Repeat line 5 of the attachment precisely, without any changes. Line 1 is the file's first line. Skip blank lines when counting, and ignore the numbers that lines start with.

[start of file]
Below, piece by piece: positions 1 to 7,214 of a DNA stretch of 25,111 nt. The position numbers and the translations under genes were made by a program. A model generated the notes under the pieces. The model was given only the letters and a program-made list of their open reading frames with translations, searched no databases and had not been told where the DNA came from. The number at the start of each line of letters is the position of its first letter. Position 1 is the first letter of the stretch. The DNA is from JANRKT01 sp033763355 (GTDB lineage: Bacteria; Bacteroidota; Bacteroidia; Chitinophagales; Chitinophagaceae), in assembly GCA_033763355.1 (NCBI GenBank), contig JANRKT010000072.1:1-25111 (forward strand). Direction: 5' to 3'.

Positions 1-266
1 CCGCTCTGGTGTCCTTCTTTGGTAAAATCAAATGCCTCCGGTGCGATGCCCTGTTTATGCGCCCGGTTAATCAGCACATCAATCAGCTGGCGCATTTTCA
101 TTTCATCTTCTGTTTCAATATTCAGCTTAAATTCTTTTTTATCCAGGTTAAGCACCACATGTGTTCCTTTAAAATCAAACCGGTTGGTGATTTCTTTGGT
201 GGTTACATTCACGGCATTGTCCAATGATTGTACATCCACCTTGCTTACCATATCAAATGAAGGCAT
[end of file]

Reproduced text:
201 GGTTACATTCACGGCATTGTCCAATGATTGTACATCCACCTTGCTTACCATATCAAATGAAGGCAT